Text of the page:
24. 24. • Reaction of lime and soda, facilitated by mixing with or with or without previous heating coagulation or release of the “super saturation “by variation method , such as slow agitation or contact with “seeds” by sludge recirculation • Setting or removal of the precipitate with or without filtration pumping away of the softened water periodic washing away of the sludge from the cone tank bottom (and from the clarifying filters)
  25. 25. Demineralization • Demineralization means the removal of cations of cal. & mag.of salts dissolved in water. Ion EXCCHANGE method • Raw water dissolved salts are removed by ion exchange method using cationic and anionic resins. • Each train has one cation, one primary anion and one secondary anion vessel. • Cation resin removes cationic part of salt and anion resin removes anionic part . • Raw water enters cation bed, cations are removed by chemical reaction of salt with resin • Ion exchange is a chemical reaction in which mobile hydrated ions are exchanged,equivalent for equivalent,for ions of like charge in solution.
  26. 26. • The solid has open fishnet like structure,and mobile ions electrically neutralize charged,or potentially charged,groups attached to the solid matrix,called the ion exchanger. • Ion exchange resins are synthetic polymers having exchangeable positive or negative ions depending upon the type of resin.
  27. 27. CLASSIFICATIONS OF ION EXCHANGE RESINS • Ionizable groups attached to the resin bead determine the functional capability of the resin. Industrial water treatment resins are classified into four basic categories: • Strong Acid Cation (SAC) • Weak Acid Cation (WAC) • Strong Base Anion (SBA) • Weak Base Anion (WBA)
  28. 28. Cation exchange resins • They have fixed negatively charged sites and exchangeable positive ions are associated with these sites. • These sites take positive ions from water and give up their ion to water. Anion exchange resins They have fixed positive charged sites and exchangeable negative ions are associated with these sites. These sites take negative ions from water and give up their negative ion to water.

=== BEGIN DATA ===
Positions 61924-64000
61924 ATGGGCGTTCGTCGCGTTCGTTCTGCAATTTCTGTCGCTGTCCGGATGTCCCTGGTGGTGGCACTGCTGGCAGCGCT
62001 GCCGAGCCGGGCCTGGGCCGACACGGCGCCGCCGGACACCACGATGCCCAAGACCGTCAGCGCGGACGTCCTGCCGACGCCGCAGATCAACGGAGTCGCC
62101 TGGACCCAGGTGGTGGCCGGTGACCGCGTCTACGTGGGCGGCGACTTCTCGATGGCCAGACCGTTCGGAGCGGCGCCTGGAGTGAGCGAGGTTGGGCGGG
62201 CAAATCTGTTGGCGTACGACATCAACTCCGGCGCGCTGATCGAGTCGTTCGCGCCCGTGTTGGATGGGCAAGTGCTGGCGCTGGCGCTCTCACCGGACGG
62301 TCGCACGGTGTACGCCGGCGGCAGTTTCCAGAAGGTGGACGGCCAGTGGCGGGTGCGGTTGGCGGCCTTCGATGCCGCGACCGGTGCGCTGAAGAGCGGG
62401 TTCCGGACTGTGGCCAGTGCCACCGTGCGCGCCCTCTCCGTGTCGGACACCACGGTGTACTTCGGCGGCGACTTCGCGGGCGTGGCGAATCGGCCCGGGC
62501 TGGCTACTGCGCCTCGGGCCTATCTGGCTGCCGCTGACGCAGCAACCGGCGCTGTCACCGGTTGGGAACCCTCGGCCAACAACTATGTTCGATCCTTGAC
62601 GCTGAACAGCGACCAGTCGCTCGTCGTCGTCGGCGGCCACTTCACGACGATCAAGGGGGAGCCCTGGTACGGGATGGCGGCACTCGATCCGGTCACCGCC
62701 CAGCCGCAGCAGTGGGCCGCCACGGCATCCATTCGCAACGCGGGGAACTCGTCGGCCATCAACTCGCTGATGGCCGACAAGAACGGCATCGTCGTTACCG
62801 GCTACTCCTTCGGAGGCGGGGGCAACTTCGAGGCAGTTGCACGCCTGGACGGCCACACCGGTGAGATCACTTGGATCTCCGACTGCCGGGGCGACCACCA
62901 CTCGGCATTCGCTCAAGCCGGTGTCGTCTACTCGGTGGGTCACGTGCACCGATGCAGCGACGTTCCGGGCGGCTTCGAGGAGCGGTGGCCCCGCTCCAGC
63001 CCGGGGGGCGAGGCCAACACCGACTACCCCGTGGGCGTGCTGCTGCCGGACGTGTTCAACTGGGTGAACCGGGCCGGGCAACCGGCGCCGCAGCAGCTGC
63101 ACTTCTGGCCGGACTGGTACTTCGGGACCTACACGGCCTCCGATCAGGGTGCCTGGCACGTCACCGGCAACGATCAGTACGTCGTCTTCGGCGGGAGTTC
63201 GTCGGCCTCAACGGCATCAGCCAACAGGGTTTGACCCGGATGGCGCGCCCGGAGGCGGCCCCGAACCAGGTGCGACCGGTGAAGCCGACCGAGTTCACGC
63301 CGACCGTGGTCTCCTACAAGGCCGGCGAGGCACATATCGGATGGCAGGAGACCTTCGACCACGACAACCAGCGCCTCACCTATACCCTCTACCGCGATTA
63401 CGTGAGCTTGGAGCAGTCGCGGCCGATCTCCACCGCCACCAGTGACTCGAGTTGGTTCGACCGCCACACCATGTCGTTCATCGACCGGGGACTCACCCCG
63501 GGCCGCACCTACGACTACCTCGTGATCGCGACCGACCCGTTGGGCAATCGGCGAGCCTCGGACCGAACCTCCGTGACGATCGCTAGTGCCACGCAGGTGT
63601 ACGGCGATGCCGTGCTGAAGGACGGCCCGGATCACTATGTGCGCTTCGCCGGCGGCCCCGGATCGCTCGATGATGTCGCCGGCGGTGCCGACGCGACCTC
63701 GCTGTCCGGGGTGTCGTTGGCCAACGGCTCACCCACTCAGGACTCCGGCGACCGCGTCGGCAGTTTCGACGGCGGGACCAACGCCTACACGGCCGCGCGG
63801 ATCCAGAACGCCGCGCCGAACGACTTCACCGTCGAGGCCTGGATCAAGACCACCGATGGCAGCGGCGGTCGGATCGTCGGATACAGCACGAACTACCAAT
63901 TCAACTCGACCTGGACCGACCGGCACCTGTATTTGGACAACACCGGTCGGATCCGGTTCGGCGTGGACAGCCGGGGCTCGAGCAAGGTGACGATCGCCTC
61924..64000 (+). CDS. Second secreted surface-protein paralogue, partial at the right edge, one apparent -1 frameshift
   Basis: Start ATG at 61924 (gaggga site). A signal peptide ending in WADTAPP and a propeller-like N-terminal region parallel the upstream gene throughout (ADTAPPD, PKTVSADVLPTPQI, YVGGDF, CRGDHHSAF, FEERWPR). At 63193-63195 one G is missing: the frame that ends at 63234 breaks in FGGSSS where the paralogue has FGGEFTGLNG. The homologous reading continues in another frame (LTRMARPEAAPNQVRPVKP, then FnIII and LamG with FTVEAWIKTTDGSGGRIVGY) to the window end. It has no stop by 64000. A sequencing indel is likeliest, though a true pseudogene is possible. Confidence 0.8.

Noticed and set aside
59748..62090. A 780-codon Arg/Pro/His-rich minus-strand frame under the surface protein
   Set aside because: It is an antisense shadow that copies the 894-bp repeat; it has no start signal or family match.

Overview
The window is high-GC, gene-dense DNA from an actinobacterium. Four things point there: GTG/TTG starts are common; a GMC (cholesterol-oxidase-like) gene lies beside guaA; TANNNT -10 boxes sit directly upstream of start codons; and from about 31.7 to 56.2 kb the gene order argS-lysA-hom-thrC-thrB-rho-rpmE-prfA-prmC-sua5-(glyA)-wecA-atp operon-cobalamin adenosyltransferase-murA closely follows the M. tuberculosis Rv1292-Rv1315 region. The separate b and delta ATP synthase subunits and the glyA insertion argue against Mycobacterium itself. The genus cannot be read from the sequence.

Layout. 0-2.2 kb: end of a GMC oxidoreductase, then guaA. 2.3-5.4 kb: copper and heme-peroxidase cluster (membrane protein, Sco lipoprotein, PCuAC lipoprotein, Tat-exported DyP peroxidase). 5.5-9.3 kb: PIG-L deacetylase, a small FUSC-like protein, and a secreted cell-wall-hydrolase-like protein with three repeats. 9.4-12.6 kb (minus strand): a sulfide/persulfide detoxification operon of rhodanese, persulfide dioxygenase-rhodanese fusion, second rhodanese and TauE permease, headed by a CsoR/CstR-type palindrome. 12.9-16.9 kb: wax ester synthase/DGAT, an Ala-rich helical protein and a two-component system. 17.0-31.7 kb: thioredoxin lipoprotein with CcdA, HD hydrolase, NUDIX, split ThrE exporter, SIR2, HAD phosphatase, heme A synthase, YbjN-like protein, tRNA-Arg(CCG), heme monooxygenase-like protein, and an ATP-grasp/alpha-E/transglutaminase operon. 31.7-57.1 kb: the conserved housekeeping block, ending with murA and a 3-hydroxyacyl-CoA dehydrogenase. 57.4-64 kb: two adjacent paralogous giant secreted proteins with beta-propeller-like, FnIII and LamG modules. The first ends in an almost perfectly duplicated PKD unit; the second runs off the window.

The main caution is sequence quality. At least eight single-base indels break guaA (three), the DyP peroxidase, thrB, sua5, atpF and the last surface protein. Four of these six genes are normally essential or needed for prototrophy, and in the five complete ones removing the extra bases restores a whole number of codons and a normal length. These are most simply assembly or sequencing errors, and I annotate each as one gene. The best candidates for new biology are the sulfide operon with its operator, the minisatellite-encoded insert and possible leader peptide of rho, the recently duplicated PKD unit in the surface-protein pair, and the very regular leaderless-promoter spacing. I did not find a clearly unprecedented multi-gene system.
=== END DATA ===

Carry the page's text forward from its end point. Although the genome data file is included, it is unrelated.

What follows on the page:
29. 29. Mechanical decarbonation • From cation the effluent water with certain FMA and nil hardness leads to Degasser where dissolved CO2 is degassified. • It is the removal of carbon dioxide present in water. • Before anion exchangers mechanical decarbonation is applied to reduced the size of anion installment. • Counter current flow of air and water is achieved through a packed bed with rasching ring packing.
  30. 30. Mixed bed • Combination of strong acid cation and strong base anion resins are applied to produced high purity water for 1500 psig steam generation. For 1500 psig steam, boiler feed water should have Dissolved solids 0.1 ppm maximum Silica 0.005 ppm maximum Conductivity 1.0 micro-mhos maximum Out put of mixed bed is our final outlet product
  31. 31. Ion exchange resin beads
  32. 32. Microscopic view of cellular resin beads (20-50 mesh) of a sulfonated styrene-divinylbenzene strong acid cation exhcanger. (Courtesy of Rohm and Haas Company.) Close
  33. 33. Ion Exchange resin • An ion-exchange resin or ion-exchange polymer is an insoluble matrix (or support structure) normally in the form of small (1–2 mm diameter) beads, usually white or yellowish, fabricated from an organic polymer substrate. The material has highly developed structure of pores on the surface of which are sites with easily trapped and released ions. • Most typical ion-exchange resins are based on crosslinked polystyrene. The required active groups can be introduced after polymerization, or substituted monomers can be used.
  34. 34. • Ion-exchange devices consist of a bed of plastic (polymer) beads covalently bound to anion groups, such as -COO-. The negative charge of these anions is balanced by Na+ cations attached to them. When water containing Ca2+ and Mg2+ is passed through the ion exchanger, the Ca2+ and Mg2+ ions are more attracted to the anion groups than the Na+ ions. Hence, they replace the Na+ ions on the beads, and so the Na+ ions (which do not form scale) go into the water in their place.
  35. 35. Exchange Capacity : • The total capacity of an ion exchange resin is defined as the total number of chemical equivalents available for exchange per some unit weight or unit volume of resin. The capacity may be expressed in terms of milliequivalents per dry gram of resin or in terms of milliequivalents per dry gram of resin or in terms of millequivalents per milliliter of wet resin.
  36. 36. How resins look like????